online applications

June 24, 2014, by Beth Dawson

A-Z of Online Job Applications: Part 1

Looking to stand out in your online applications? Read our quick tips before settling down at the keyboard to discover the dos, don’ts and definitely don’ts of online applications

Allow enough time for each form. Some can take hours and rushing through them can lead to mistakes, such as poor spelling and grammar.

Break your examples down to get keep them concise and effective. Split them into the situation, what you did and the outcome that resulted from your actions.

Check that you have all the information you need to complete the form. Having your CV and notes about your achievements, strengths and experiences to hand is a good idea.

Don’t cut and paste from one application to another. There’s a risk of accidentally including information that you tailored to another company.

Examine the person specification and job description; these will give you an idea of the competencies and skills the employer wants to see demonstrated in your application.

Follow the instructions on the form. Failing to attach the documents requested, going over the word limit or not answering all the questions won’t leave an employer with a good impression of you – especially if you’ve claimed to have good attention to detail!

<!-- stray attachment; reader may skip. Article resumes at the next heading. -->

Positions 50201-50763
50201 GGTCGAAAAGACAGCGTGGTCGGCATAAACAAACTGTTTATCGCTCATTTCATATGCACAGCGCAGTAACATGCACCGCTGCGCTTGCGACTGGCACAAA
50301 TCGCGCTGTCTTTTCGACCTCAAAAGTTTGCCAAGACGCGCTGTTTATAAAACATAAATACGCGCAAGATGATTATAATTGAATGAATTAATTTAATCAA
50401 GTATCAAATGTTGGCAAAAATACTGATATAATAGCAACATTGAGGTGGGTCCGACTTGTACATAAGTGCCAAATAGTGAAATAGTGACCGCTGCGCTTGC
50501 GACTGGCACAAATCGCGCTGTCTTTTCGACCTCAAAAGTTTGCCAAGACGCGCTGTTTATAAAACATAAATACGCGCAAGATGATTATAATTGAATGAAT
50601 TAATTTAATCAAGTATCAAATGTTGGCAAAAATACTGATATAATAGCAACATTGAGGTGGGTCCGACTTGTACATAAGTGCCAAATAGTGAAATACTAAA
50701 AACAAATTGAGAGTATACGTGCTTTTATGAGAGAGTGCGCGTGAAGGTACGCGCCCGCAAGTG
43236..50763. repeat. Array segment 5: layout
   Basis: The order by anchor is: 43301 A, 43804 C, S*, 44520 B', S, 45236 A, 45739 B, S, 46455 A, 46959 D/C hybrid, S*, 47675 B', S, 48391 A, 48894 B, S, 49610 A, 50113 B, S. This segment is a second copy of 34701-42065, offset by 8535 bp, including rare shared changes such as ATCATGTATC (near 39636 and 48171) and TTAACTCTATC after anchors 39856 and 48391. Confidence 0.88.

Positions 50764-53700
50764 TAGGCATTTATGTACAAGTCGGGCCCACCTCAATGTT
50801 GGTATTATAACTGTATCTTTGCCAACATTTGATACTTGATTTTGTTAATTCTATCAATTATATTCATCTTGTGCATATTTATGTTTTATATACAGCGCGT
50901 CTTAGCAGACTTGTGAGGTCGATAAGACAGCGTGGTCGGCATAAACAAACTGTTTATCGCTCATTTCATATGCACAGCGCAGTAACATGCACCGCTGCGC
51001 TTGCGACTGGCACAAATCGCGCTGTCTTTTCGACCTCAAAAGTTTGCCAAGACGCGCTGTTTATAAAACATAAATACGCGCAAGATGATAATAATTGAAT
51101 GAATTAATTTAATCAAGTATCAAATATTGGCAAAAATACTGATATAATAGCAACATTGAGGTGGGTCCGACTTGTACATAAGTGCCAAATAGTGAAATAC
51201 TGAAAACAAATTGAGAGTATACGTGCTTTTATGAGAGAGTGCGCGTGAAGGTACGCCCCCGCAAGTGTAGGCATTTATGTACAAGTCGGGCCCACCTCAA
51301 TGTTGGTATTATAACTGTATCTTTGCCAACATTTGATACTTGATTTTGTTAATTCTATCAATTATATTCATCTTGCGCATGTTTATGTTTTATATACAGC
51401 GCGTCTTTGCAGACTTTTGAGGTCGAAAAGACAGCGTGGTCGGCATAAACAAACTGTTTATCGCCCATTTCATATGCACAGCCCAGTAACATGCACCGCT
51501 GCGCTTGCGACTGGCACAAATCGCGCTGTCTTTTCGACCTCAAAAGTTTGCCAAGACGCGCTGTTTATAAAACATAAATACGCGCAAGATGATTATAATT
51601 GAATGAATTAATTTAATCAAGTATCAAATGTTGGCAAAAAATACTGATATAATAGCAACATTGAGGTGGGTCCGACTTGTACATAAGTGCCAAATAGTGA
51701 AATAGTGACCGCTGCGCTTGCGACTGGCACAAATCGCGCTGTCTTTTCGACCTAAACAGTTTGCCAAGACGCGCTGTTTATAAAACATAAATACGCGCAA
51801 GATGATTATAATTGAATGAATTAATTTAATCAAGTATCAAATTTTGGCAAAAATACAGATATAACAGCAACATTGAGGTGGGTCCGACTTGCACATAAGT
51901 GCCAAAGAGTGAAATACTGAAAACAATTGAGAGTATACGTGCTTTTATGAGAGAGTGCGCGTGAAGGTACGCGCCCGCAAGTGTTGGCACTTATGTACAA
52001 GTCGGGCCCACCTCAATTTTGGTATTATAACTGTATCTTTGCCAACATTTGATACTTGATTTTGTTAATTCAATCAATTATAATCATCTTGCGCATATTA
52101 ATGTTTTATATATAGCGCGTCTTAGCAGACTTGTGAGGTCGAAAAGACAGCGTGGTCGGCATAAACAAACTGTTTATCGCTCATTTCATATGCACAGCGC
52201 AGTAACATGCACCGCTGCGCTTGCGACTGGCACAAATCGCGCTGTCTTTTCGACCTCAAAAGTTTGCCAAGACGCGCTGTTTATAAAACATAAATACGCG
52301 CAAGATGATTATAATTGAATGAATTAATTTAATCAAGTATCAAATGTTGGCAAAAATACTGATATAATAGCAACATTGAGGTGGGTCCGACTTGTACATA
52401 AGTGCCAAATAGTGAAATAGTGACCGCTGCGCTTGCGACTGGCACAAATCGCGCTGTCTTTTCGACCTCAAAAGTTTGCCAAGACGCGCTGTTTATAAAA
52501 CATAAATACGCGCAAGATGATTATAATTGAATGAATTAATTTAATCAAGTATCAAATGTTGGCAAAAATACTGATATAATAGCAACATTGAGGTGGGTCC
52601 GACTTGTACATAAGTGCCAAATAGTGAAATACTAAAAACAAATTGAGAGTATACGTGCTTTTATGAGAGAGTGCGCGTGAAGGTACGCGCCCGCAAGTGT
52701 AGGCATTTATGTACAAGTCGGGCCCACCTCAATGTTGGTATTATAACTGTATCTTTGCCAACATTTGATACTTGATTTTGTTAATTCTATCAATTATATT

Give as much care and attention as you would to a paper application. Make sure you’re not distracting yourself by checking other websites while filling in the form.

Have a friend or family member proof-read your application before you send it off. It’s easy to miss spelling and grammar mistakes on a screen – another pair of eyes could help you to spot them.

If you’re interested in the company or sector, show it! It’s not enough to state you’re interested in a field. Visit professional bodies’ websites, such as the Chartered Institute of Marketing, to get up to date news of sector developments that you could refer to in order to demonstrate your passion for the area you’re applying to.

Jargon and buzzwords may make you feel like you’re ‘ticking the boxes’, but beware of making your answers confusing or using impressive sounding claims without backing them up.

Know the company by using their website, LinkedIn page, Twitter and Facebook pages to research their developments, news and competitors. Use tailor your application and show the employer you’re serious about working for them.

Large graduate employers are the most common users of online application forms, as they’ll have a larger number of applicants to screen than smaller businesses.

We’ll be following up this blog with part two, which will contain lots more top tips to help you’re application for contain maximum impact. In the meantime, visit our applications webpages and book an appointment with a careers adviser through My Career to discuss your application face-to-face. 


Posted in Applying For JobsPostgraduate Taught Students